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Last week I wrote about the pain of discipline vs. the pain of regret or disappointment. I argued that fear and the willingness to sacrifice are often the two things that hold people back from pursuing art.
I urged you to find an inkling of faith (the antidote to fear), determine where you were willing to sacrifice, and pursue the art you want to pursue.
I’m writing this follow-up article before the first was published, but I anticipate some of the comments may be something like this:
“But what if I do exercise faith, make sacrifices, endure the pain of discipline and still fail? I will still have the pain of disappointment.”
First, let me say that it is true that there is no guarantee of success. You might sacrifice so much and not achieve what you want. I won’t deny that.
There are several things to consider, though.
1. There are different kinds of disappointment. There is the disappointment that comes with the regret of not doing. Then there is the disappointment that comes with trying, but not achieving what you want. For me, regret is a deeper wound than failing. Regret comes with the never answered question: “what if...?” I would rather try and fail than not try at all.
2. Although you may fall short of your goals, if you at least try you will be able to look back at what you did attain. You will have achieved something. You will have had the joy of creating art. You will have had the joy of getting a little better at your art. You may not end up where you want, but you will be further along than where you started. When viewed in this light, the disappointment will be less than the regret of not trying.
3. Art is a journey, not a destination. Enjoy the journey.
4. The journey may take you down different roads than you ever imagined. You may not end up where you thought you would, but the ultimate destination might be even better.
5. Any experience in life enriches who you are.
6. You develop attributes through discipline and sacrifice that are not specific to art – some might include patience, endurance, tenacity, faith, humility, gratitude, money or time management, etc. These are byproducts.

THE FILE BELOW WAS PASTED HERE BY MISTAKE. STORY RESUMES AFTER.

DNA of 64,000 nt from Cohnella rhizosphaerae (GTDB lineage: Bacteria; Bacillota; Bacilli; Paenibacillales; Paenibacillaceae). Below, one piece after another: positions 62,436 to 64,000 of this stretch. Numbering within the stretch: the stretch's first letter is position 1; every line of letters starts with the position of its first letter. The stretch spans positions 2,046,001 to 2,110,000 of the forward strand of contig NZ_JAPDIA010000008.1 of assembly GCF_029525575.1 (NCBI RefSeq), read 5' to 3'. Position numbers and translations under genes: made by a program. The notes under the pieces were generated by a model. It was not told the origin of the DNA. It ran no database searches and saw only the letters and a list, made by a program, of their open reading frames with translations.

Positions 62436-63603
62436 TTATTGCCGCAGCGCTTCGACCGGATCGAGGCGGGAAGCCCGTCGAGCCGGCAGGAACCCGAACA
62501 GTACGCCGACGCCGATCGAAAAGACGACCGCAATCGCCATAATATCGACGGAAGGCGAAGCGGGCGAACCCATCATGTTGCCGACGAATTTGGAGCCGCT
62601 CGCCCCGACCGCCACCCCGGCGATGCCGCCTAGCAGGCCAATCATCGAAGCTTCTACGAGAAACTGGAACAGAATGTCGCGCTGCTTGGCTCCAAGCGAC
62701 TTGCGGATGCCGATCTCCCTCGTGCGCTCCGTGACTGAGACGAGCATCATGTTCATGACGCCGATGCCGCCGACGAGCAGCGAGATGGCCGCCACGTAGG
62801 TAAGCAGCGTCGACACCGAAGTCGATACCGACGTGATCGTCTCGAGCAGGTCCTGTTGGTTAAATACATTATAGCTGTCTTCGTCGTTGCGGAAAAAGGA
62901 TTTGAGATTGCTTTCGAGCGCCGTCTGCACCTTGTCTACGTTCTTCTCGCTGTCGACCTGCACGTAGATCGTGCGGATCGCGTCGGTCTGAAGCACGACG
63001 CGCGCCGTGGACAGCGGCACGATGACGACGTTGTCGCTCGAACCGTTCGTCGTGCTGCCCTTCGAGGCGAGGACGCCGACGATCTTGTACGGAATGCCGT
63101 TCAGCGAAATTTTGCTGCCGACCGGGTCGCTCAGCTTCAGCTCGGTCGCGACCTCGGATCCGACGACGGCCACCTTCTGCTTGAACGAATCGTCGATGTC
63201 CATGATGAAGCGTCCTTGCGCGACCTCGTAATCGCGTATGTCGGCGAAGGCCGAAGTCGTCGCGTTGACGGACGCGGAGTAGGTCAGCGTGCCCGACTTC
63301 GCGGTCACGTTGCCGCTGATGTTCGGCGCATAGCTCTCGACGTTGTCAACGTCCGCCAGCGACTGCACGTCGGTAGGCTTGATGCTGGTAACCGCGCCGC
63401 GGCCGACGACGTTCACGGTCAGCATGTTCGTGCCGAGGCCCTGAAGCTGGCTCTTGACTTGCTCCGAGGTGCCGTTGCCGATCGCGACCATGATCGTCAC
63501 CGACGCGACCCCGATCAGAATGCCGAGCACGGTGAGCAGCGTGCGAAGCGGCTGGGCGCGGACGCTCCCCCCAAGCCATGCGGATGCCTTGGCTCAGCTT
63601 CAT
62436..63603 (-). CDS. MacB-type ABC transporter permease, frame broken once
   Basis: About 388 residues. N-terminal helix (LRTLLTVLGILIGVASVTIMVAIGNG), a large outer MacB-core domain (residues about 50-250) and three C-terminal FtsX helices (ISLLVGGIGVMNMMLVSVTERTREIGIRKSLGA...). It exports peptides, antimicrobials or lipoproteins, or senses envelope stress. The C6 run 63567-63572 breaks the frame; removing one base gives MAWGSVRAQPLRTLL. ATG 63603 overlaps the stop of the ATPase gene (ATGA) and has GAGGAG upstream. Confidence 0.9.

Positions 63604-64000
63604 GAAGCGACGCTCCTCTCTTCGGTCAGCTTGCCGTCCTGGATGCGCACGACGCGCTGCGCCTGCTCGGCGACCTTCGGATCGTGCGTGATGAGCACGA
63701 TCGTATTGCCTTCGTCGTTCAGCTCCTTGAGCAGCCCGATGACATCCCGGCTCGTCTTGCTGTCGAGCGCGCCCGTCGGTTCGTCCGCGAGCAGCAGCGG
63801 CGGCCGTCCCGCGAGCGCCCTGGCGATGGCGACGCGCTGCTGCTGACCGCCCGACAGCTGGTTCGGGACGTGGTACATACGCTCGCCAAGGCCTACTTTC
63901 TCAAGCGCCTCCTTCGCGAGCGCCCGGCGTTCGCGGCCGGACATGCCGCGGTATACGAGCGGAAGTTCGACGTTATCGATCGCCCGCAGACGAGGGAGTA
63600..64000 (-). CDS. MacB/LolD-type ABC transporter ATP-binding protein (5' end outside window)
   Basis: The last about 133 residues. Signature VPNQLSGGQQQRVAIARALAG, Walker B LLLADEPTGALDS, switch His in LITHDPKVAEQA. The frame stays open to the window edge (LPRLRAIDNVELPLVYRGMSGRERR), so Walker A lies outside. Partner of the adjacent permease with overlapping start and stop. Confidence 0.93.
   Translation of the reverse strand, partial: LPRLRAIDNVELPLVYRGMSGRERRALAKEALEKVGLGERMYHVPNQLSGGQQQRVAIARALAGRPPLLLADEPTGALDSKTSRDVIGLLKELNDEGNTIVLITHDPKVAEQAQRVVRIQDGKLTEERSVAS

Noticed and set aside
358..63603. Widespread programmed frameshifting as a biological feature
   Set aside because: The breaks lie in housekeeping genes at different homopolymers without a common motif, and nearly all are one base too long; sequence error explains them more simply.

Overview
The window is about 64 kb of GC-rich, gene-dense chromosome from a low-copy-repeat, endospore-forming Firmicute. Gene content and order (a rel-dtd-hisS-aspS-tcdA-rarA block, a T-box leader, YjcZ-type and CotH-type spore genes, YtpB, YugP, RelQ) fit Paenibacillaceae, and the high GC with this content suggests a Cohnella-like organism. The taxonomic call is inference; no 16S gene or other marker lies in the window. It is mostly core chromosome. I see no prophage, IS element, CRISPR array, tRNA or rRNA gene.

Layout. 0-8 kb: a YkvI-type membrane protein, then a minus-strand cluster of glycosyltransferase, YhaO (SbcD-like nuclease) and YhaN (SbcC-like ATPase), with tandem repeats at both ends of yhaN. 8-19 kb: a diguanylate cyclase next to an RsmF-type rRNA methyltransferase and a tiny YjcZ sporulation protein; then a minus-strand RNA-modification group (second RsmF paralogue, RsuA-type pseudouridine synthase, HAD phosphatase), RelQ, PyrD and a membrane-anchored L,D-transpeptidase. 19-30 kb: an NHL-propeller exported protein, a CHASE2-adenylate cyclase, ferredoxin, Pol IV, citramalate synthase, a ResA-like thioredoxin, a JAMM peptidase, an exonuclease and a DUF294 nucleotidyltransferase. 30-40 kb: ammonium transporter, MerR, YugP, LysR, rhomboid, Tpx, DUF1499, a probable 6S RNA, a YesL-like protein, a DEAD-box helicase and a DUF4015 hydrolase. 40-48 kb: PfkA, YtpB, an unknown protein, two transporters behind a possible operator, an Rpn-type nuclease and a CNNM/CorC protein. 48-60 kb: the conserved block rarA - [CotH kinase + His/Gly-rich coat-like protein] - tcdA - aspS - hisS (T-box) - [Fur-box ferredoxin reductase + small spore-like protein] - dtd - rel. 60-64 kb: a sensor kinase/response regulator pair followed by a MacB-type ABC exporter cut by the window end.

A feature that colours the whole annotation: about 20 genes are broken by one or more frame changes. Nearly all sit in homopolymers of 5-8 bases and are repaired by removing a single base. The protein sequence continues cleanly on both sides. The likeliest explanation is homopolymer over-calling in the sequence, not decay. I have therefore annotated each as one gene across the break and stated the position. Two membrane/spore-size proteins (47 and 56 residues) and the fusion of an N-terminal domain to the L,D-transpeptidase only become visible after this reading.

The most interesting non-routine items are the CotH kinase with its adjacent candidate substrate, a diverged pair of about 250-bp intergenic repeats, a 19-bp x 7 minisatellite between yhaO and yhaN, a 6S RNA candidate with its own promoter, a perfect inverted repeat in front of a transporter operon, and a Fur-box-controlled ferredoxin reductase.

7. And then there is the possibility that you might just attain everything you hoped for. How great would that be!
Let’s look back at that comment again. “But what if…I fail?” This is your fear talking. Let me turn it around, “But what if…you succeed?” Is it worth the gamble? Is it worth the sacrifice? Is it worth the discipline?
Again, I’ll admit – you just might fail. I might fail.
Even if you or I do, look at the list above. I came up with these 7 things in about 10 minutes. The first 6 of those 7 acknowledge that you might not get what you set out to get. You might “fail”. Even so, all of them are positive outcomes. And I am sure that there are others I didn’t list. So is it really a failure?
“But what if…you benefit in other ways?”
If you recognize the other benefits you will certainly gain, then is there really need to fear the pain of disappointment?
In a couple of weeks, we’ll discuss how to increase the likelihood of attaining #7.
In the meantime, what else would you add to the list?
Today's post is an updated version from a few years ago, but we're republishing it again today because it's still a timely and a very relevant message. Enjoy!
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The Pain of Discipline
The Two Plein Air Artists